If you’re touring Vancouver Island, you really should get up to the Campbell River area.
We have to agree, if you're stopping in Victoria while you're on a cruise, it might be a little hard to get there.
Save it for your next visit....
But if you have the time, you'll be glad you included the wilder side of Vancouver Island in your itinerary.
This is a great area for enjoying the outdoors and watching wildlife.
The rhythms of life here revolve around the salmon.... It's long been known as the Salmon Capital of the World.
The fish returning to their spawning grounds attract anglers and animals.
If you are interested in fishing, you probably have heard that there are five species of Pacific salmon that you can fish for depending on the season. You can fish for Chinook Salmon all year. (These are also known as King Salmon.)
If you plan a trip for August you can fish for all five species!
The salmon life cycle provides something year round for wildlife.
...Whether the salmon are hatching,
...feeding and growing in the river,
...traveling to the ocean or returning to spawn...
...Their travel around and through the Discovery Passage attracts and sustains a wide variety of wildlife.
It's like a Canadian safari...
You can hope to see whales, bears,
otters, eagles and ravens among other wildlife.
You'll see representation of these animals in the First Nations art too.
The "First Nations" name encompasses native people all across Canada.
Here in the Campbell River area, the members of First Nations tribes carved totems and made masks with beautiful representations of all of those animals.
Museums have great collections of the art.
Cultural centers host drummers, singers and dancers wearing ceremonial regalia.
Step back in history at the Museum at Campbell River and Kwagluth Museum.
There is a busy arts and culture scene. You'll find lots of local shops that feature works by local artists including authentic First Nations art, jewelry and carvings.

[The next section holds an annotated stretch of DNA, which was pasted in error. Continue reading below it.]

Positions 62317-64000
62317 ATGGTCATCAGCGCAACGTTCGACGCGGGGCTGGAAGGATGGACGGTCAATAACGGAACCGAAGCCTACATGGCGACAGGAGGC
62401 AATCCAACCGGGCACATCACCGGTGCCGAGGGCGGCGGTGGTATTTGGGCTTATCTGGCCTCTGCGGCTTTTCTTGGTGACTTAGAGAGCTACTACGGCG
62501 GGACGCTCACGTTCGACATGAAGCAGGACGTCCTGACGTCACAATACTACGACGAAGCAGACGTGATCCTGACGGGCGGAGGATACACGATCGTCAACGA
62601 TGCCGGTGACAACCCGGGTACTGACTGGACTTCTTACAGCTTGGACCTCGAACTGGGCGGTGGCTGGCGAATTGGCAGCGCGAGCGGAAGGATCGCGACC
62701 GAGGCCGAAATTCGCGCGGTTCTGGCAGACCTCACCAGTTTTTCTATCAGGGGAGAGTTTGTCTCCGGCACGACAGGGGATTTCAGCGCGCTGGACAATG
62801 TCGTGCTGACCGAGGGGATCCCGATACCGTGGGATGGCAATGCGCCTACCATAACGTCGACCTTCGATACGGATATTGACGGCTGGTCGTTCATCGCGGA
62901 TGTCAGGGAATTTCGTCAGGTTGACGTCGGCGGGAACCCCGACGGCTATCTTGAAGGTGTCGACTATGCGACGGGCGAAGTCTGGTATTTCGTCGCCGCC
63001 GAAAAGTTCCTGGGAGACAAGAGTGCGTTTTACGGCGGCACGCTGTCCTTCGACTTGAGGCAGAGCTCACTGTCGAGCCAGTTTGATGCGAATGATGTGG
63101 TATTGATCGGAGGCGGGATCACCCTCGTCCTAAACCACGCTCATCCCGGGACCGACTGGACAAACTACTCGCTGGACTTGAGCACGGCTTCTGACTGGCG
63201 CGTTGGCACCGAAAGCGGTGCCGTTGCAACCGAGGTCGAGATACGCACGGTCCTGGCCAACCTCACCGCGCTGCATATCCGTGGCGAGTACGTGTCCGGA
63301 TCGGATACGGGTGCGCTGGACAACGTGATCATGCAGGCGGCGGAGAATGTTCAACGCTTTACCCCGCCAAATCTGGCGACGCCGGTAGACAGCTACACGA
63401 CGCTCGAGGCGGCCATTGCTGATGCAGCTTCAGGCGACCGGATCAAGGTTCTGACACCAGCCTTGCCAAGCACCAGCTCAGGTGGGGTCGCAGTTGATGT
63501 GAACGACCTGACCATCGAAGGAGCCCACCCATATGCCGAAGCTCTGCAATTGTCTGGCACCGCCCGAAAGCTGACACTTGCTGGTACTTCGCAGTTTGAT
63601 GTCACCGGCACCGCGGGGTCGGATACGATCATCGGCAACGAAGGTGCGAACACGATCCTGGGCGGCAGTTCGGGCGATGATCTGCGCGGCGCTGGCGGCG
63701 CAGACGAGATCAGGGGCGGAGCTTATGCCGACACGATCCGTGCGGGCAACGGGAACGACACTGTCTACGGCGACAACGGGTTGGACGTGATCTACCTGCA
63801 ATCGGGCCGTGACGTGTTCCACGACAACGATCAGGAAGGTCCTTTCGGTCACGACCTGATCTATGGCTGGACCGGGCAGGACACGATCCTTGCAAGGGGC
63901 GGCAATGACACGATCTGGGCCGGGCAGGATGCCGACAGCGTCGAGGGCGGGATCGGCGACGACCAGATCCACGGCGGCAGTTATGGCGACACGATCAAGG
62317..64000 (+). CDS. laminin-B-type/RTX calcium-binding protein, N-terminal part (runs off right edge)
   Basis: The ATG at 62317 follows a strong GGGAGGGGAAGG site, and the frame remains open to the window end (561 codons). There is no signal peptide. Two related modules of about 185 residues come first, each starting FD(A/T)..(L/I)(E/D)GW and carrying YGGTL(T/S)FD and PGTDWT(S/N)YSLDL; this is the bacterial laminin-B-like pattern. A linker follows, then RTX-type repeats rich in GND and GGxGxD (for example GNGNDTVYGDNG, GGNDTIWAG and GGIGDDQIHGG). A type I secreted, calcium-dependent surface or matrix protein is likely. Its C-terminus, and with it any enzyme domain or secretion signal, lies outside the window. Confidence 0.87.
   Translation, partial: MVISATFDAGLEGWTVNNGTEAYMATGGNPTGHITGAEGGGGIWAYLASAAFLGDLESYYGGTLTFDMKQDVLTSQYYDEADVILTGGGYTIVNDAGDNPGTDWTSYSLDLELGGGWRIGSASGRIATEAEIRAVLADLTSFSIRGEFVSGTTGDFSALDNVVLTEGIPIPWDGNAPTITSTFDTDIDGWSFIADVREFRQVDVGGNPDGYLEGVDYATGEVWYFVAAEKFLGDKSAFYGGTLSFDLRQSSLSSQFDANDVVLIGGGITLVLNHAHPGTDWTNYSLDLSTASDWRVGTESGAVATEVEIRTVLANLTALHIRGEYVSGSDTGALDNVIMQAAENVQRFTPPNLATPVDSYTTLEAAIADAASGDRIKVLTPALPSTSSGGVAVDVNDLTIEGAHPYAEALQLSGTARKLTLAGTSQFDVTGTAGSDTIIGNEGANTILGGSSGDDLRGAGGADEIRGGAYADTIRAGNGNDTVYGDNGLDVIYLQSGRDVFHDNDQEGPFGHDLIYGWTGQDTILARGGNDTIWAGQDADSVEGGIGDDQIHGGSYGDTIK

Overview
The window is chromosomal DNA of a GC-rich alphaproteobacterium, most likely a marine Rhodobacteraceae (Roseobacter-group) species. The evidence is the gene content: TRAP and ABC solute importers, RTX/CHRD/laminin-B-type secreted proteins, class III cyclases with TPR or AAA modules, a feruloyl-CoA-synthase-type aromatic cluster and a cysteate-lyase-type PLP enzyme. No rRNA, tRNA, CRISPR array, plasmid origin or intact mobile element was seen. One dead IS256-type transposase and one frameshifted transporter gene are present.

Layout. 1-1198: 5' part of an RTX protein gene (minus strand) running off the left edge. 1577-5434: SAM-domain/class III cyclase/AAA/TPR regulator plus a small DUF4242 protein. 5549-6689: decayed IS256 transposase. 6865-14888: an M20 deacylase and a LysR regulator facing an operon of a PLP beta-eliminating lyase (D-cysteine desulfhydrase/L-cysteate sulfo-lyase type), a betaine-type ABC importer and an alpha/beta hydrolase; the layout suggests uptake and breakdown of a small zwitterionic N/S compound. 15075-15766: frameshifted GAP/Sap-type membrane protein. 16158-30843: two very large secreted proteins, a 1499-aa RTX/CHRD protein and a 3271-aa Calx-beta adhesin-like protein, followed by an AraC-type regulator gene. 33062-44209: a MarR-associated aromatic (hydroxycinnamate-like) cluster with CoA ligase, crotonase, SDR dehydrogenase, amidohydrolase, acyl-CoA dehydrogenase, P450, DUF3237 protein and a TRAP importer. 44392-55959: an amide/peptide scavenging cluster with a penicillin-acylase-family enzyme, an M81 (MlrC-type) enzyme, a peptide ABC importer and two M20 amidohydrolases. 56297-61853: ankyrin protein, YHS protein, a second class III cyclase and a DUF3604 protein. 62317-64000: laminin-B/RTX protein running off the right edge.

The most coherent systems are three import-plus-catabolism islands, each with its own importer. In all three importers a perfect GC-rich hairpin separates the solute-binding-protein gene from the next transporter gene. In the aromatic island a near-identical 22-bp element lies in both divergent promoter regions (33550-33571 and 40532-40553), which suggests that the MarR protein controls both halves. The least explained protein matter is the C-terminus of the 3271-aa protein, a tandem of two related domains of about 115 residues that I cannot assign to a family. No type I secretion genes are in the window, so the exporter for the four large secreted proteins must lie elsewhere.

More recently this area is becoming known as a destination for adventure and eco-tourism.
There is rock climbing, hiking, kayaking and canoeing.
You'll find thousands of caves to explore if you like spelunking.
One unique experience is to "Snorkel with the Salmon" as they make their way upstream to spawn.
There is even scuba diving, though I have to tell you, I'm a warm water diver...
I took a pass on this one, but among divers, the Discovery Passage has a reputation as having clear water and lots of sea life to see....
...Including Orcas! Another reason I took a pass.
You can join a tour to visit the area or visit with a rental car.
It's 95 miles (155 km) from Victoria. If you come over on a ferry and arrive at Nanaimo, it's 165 miles (265 km).
You can even sail in if you have a boat. (Consult tide tables and marine charts for approaches to the Campbell River.)
As far as accommodations, there is a broad range. You can go wilderness camping or you can enjoy destination resorts for fishing and adventure.
Some of the resorts offer float plane tours, golf packages, and whale or bear watching tours. You can fly in on small local carriers.
Campbell River may call itself the Salmon Capital of the World, but you don't have to be a fisherman to visit and enjoy it.